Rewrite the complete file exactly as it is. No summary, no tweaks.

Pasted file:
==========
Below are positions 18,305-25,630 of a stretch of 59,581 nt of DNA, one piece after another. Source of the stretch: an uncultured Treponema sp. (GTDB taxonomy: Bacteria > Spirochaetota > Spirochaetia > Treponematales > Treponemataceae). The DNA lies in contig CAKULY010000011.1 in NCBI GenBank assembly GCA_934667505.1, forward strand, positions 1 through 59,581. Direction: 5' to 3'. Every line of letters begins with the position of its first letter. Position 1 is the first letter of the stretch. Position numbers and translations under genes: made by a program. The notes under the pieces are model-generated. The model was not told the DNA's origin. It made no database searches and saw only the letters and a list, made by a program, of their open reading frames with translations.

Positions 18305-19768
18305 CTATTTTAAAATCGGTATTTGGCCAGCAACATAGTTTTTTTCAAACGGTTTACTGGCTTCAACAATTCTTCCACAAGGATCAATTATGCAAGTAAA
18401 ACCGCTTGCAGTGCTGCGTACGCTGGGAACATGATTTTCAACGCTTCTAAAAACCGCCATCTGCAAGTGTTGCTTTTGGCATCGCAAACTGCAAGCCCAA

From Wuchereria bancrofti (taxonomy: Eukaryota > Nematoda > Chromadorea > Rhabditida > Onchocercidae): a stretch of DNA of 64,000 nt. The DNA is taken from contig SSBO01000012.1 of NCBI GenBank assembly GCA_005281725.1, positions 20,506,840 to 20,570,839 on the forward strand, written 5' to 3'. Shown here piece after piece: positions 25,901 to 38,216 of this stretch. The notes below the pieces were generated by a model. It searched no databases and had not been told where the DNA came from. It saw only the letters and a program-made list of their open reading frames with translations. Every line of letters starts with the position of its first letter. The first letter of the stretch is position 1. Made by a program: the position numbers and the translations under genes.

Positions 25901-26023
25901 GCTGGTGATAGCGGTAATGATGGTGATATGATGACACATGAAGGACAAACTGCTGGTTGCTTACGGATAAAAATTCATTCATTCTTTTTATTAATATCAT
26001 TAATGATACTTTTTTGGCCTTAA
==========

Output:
Below are positions 18,305-25,630 of a stretch of 59,581 nt of DNA, one piece after another. Source of the stretch: an uncultured Treponema sp. (GTDB taxonomy: Bacteria > Spirochaetota > Spirochaetia > Treponematales > Treponemataceae). The DNA lies in contig CAKULY010000011.1 in NCBI GenBank assembly GCA_934667505.1, forward strand, positions 1 through 59,581. Direction: 5' to 3'. Every line of letters begins with the position of its first letter. Position 1 is the first letter of the stretch. Position numbers and translations under genes: made by a program. The notes under the pieces are model-generated. The model was not told the DNA's origin. It made no database searches and saw only the letters and a list, made by a program, of their open reading frames with translations.

Positions 18305-19768
18305 CTATTTTAAAATCGGTATTTGGCCAGCAACATAGTTTTTTTCAAACGGTTTACTGGCTTCAACAATTCTTCCACAAGGATCAATTATGCAAGTAAA
18401 ACCGCTTGCAGTGCTGCGTACGCTGGGAACATGATTTTCAACGCTTCTAAAAACCGCCATCTGCAAGTGTTGCTTTTGGCATCGCAAACTGCAAGCCCAA

From Wuchereria bancrofti (taxonomy: Eukaryota > Nematoda > Chromadorea > Rhabditida > Onchocercidae): a stretch of DNA of 64,000 nt. The DNA is taken from contig SSBO01000012.1 of NCBI GenBank assembly GCA_005281725.1, positions 20,506,840 to 20,570,839 on the forward strand, written 5' to 3'. Shown here piece after piece: positions 25,901 to 38,216 of this stretch. The notes below the pieces were generated by a model. It searched no databases and had not been told where the DNA came from. It saw only the letters and a program-made list of their open reading frames with translations. Every line of letters starts with the position of its first letter. The first letter of the stretch is position 1. Made by a program: the position numbers and the translations under genes.

Positions 25901-26023
25901 GCTGGTGATAGCGGTAATGATGGTGATATGATGACACATGAAGGACAAACTGCTGGTTGCTTACGGATAAAAATTCATTCATTCTTTTTATTAATATCAT
26001 TAATGATACTTTTTTGGCCTTAA